12. Bujold A, Massey CA, Kim JJ, et al.: Sequential phase I and II trials of stereotactic body radiotherapy for locally advanced hepatocellular carcinoma. J Clin Oncol 31 (13): 1631-9, 2013.
  13. Kawashima M, Furuse J, Nishio T, et al.: Phase II study of radiotherapy employing proton beam for hepatocellular carcinoma. J Clin Oncol 23 (9): 1839-46, 2005.

Recurrent Adult Primary Cancer Treatment

Intrahepatic recurrence is the most common pattern of failure after curative treatment.[1] Intrahepatic recurrence of hepatocellular carcinoma (HCC) may be the result of either intrahepatic metastasis or metachronous de novo tumor. Theoretically, intrahepatic metastasis may be associated with less favorable outcomes because it is most likely the result of concurrent hematogenous metastases. However, in clinical practice, the two causes of recurrence cannot be differentiated from each other.

Treatment options for recurrent adult primary liver cancer include the following:

  1. Liver transplantation.
  2. Surgical resection.
  3. Ablation.
  4. Palliative therapy (transcatheter arterial chemoembolization [TACE] and sorafenib).

In regard to primary HCC, the treatment strategy for recurrent intrahepatic HCC is determined by the function of the liver and the macroscopic tumor features (e.g., number of lesions, site of recurrence, and invasion of major vessels). Using the same selection criteria that are used for primary HCC, either curative (i.e., salvage liver transplant, surgical resection, and ablation) or palliative treatments (e.g., TACE and sorafenib) can be offered for recurrent HCC.

Evidence (salvage liver transplant, resection, and ablation):

  1. In a retrospective study of 183 patients with intrahepatic recurrence, only 87 of the patients could be treated with curative intent (transplantation, resection, and ablation).[2][Level of evidence: 1A]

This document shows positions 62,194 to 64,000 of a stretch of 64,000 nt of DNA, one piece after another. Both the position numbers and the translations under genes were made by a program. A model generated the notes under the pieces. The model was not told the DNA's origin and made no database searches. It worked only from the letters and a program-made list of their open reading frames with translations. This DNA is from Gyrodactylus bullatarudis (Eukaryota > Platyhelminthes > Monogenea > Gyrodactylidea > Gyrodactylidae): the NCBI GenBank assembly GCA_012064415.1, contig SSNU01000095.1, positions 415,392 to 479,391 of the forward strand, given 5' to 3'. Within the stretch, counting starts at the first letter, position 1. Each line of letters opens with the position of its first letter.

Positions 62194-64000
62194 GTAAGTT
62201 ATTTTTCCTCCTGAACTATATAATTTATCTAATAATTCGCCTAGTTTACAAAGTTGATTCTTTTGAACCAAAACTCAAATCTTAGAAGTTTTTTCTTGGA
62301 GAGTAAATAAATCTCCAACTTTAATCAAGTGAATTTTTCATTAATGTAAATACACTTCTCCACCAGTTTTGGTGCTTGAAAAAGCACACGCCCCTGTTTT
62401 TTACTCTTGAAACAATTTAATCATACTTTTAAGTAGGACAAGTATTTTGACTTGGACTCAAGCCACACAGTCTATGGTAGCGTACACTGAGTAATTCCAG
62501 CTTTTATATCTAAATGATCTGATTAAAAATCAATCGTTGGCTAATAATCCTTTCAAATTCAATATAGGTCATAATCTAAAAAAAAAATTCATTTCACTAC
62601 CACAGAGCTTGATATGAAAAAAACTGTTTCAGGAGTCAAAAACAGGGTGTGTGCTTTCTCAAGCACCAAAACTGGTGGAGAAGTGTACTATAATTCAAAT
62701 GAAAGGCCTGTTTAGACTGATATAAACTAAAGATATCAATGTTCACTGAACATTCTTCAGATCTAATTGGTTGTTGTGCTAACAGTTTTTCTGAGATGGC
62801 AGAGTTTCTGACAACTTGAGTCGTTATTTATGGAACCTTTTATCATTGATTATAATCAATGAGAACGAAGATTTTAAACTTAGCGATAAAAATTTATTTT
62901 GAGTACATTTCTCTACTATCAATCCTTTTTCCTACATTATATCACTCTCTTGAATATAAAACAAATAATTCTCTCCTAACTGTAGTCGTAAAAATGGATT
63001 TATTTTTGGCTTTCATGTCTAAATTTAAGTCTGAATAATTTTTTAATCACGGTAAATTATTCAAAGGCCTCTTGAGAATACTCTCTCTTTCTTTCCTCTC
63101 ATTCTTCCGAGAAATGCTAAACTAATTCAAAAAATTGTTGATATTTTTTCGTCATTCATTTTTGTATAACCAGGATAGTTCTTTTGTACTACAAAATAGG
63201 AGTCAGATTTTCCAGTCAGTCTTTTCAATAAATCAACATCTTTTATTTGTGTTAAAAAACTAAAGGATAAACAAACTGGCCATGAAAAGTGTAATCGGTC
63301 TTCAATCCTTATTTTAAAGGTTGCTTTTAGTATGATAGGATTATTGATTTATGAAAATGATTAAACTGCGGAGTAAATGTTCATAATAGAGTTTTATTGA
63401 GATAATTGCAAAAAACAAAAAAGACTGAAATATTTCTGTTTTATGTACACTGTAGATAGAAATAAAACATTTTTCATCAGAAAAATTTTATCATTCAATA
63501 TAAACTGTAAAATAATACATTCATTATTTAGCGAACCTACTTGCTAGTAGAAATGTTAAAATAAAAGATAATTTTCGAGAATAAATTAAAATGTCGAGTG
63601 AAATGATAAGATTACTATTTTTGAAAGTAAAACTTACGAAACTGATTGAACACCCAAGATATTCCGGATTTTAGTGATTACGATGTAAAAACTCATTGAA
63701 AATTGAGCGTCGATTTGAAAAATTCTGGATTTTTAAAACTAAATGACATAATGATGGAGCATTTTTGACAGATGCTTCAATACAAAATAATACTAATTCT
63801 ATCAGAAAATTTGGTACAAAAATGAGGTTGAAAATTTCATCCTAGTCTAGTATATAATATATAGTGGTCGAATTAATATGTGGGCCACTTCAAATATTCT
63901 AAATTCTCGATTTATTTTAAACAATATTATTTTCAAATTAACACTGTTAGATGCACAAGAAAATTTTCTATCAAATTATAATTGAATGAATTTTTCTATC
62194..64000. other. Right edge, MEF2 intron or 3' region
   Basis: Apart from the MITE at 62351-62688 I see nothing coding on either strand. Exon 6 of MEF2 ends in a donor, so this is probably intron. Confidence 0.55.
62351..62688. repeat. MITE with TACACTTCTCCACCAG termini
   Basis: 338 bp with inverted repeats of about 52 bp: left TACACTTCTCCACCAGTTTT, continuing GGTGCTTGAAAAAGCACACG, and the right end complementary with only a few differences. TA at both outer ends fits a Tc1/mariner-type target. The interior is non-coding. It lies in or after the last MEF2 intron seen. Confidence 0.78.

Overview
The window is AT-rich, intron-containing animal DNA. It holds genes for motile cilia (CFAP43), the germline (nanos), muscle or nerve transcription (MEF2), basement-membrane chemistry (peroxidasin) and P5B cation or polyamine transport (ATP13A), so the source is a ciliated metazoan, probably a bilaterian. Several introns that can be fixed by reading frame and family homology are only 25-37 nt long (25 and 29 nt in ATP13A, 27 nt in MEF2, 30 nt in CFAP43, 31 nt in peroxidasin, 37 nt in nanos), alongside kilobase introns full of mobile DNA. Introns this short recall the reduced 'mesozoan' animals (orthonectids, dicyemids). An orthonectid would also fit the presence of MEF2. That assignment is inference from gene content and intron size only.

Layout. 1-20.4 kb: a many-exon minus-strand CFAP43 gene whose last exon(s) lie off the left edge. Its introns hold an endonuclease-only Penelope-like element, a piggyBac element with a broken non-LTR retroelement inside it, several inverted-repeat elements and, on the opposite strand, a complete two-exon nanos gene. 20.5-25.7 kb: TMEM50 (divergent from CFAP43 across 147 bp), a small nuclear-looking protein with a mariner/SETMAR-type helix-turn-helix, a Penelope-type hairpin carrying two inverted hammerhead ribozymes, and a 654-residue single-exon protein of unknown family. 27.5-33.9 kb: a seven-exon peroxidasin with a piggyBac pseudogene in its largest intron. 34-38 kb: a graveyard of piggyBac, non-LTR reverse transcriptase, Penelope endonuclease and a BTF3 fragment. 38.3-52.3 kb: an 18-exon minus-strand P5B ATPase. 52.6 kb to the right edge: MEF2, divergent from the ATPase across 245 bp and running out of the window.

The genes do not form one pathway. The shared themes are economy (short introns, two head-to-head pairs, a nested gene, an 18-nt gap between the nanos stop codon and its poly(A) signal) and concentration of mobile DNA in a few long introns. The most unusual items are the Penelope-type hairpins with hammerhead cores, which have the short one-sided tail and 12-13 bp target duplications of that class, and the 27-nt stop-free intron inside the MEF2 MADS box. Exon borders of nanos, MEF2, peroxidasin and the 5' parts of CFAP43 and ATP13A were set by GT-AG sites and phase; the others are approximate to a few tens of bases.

• The 5-year tumor-free survival rate was 57.9% for liver transplantation, 49.3% for resection, and 10.6% for radiofrequency ablation. Subgroup analysis showed that transplantation and resection led to comparable survival and that both treatments led to significantly better outcomes than did ablation (P < .001); however, selection bias was a major pitfall of this retrospective study.
    • Other than the use of ablation for secondary treatment, risk factors for shorter disease-free survival were identified as alpha-fetoprotein blood levels above 400 ng/mL and recurrence within 1 year of treatment (47.5% vs. 6.7% at 5 years, P < .001).

Other studies have also suggested that most of the recurrences that appear early during follow-up are caused by tumor dissemination and have a more aggressive biological pattern than primary tumors.[3,4]

Clinical trials are appropriate and should be offered to patients with recurrent HCC whenever possible.

Current Clinical Trials

Check for U.S. clinical trials from NCI's list of cancer clinical trials that are now accepting patients with recurrent adult primary liver cancer. The list of clinical trials can be further narrowed by location, drug, intervention, and other criteria.

General information about clinical trials is also available from the NCI Web site.

References:

  1. Fan ST, Poon RT, Yeung C, et al.: Outcome after partial hepatectomy for hepatocellular cancer within the Milan criteria. Br J Surg 98 (9): 1292-300, 2011.
  2. Chan AC, Chan SC, Chok KS, et al.: Treatment strategy for recurrent hepatocellular carcinoma: salvage transplantation, repeated resection, or radiofrequency ablation? Liver Transpl 19 (4): 411-9, 2013.